1.8 Million Chronic Insomniacs in Spain

IMAGE - Cottonbro Studios / Unsplash

YOU may have been struggling to sleep over the past weeks with the intense heat that lasts well into the night, but many people in Spain suffer from chronic insomnia. Recent studies show that 1.8 million Spaniards (6.1 per cent) suffer from it, but when is it considered a chronic issue?

What is Chronic Insomnia?

This common sleep disorder can be labelled chronic insomnia if someone finds it difficult to sleep for at least three nights a week over three months. Around one in two people exhibit symptoms of insomnia, and up to 25 per cent have been diagnosed with clinical insomnia, while 15 per cent suffer from chronic insomnia.

In a new study entitled “The social and economic burden of insomnia in adults“, carried out by the non-profit organisation RAND Europe, 27.4 per cent of the population in Spain suffer from insomnia.

The Steep Cost of Insomnia

As well as a significant impact on health, insomnia has a social and economic impact, generating a loss of around €10 billion per year, which is around 0.8 per cent of the GDP, according to the international study.

Rand Europe collaborated with Idorsia to try and find the true economic cost of this disorder by studying data collected from over 16 countries, including Germany, Australia, Austria, Belgium, Canada, the United States, Finland, France, Greece, Italy, Norway, Portugal, Spain, Sweden, Switzerland, and the United Kingdom.

Insomnia’s hidden costs include work absenteeism and lower levels of productivity, with chronic insomnia being linked to around 11–18 days missed at work per year, and around 44–54 days of lost productivity every year. Rand Europe calculates that this results in a loss of up to €185,000 billion of GDP every year across the 16 countries. Intangible losses have been calculated at up to €113 billion.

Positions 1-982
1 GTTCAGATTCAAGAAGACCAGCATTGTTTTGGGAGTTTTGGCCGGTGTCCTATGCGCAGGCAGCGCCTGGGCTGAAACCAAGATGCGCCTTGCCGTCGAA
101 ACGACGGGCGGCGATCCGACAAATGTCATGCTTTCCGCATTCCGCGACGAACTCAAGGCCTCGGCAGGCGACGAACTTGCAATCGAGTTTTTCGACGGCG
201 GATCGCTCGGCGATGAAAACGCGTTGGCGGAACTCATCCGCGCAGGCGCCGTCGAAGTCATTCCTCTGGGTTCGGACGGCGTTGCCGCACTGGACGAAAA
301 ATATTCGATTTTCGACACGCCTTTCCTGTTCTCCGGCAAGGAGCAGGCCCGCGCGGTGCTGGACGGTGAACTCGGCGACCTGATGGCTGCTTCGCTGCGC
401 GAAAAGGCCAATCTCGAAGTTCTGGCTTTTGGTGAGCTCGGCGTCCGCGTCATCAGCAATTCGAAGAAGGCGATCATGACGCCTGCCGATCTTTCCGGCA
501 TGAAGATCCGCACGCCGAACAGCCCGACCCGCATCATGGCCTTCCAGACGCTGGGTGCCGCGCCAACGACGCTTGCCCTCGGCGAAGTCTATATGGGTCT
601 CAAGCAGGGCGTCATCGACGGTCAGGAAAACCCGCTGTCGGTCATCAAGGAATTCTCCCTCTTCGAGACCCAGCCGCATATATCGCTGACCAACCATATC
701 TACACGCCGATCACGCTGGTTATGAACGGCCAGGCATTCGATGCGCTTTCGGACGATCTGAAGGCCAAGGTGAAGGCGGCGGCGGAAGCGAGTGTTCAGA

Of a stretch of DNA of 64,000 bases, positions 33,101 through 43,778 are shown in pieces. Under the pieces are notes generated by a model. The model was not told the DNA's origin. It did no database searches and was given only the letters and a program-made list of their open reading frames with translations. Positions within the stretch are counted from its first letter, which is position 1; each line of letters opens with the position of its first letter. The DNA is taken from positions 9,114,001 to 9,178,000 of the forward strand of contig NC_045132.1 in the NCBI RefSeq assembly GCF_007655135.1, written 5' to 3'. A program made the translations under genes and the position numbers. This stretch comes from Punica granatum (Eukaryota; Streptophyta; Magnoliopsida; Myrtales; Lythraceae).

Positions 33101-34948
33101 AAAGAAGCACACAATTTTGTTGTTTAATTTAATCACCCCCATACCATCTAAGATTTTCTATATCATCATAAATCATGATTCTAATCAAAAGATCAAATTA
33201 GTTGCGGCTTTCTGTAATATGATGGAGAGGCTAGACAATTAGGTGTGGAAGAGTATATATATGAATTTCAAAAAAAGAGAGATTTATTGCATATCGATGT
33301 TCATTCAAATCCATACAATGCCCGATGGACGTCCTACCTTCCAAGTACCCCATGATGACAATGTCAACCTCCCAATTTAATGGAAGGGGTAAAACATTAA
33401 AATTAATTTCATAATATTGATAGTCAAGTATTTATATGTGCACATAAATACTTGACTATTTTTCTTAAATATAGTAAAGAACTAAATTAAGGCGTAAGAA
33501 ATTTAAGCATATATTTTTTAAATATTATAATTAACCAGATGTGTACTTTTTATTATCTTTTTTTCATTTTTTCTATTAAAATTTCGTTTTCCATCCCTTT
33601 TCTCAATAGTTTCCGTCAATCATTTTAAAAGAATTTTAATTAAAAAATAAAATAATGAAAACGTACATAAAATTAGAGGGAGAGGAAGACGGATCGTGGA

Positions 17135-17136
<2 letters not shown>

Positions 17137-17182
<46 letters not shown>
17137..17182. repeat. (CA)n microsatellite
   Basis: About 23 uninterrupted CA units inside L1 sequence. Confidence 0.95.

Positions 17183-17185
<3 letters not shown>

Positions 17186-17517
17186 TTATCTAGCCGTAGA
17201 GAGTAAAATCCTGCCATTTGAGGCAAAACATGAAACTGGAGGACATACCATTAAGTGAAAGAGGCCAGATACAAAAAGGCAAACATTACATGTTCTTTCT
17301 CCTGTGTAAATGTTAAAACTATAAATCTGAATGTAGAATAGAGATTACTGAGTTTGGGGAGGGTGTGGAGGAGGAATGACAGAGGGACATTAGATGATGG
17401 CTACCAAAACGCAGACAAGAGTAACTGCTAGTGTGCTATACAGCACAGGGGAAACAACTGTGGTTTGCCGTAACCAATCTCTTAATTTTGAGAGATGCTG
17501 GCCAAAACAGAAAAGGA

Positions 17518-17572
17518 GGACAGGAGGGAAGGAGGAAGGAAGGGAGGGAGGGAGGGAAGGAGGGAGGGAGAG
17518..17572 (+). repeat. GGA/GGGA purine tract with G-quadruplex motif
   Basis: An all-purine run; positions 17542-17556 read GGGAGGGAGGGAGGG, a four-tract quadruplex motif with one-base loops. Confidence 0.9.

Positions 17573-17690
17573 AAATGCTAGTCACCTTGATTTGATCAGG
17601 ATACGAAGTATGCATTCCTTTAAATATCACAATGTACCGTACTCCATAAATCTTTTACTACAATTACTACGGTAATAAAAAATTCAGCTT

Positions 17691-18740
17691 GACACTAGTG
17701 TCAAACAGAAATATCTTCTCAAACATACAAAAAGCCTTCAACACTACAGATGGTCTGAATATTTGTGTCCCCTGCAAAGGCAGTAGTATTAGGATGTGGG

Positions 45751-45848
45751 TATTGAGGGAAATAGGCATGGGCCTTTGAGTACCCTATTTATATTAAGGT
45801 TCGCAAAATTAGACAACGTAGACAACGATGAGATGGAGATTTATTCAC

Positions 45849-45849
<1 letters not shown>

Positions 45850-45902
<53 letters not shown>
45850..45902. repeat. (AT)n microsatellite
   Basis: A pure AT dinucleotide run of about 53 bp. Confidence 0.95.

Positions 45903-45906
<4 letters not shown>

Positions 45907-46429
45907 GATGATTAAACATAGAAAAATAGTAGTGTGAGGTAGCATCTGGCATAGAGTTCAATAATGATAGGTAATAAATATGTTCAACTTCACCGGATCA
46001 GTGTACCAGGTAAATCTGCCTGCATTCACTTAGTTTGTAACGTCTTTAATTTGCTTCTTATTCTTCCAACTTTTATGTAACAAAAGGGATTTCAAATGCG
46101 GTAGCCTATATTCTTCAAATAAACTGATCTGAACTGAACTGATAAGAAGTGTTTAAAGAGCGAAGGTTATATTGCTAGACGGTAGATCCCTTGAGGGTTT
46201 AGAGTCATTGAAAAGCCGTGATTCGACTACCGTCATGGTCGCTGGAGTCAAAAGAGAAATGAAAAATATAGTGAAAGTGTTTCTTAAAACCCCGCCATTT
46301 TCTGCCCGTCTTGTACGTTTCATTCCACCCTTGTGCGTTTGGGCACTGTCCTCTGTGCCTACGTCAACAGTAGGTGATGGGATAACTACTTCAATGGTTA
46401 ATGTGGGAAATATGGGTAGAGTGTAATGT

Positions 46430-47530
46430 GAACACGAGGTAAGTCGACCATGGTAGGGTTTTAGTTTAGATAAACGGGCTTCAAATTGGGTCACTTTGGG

Though Spain has the lowest number of the 16 countries in the study, coming in under Germany and Austria, the loss of productivity has a steep cost.

Dr. Carmen Bellido Cambrón, the Occupational Risk Prevention Service coordinator at the Hospital de Castellón says that “There is a two-way relationship between sleep and work… if you do not sleep well at night, you will not be productive during the day, and you will be more prone to work absenteeism, you will have up to 88% more probability of accidents at work, reduced productivity and job satisfaction, you may be a source of conflict with your colleagues and, without being aware of it, you may be damaging your physical and mental health.”

Based on the study, researchers have proposed to the governments in the 16 participating countries to introduce campaigns on the importance of sleep and the early detection of the disorder through regular screening. The urges countries to launch protocols for diagnosis and treatment to address this silent yet widespread issue.

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Written by

Lisa Zeffertt

Lisa is British, born in Hong Kong and has lived in many countries including the UK, Hong Kong, Cyprus, and Thailand, Spain has been her home for the past 10 years. After graduating with a BA in English Literature and Art History, she has worked in different sectors, most recently as a ghostwriter and translator for six years Writing is one of her passions, as well as working in both Spanish (fluent) and English.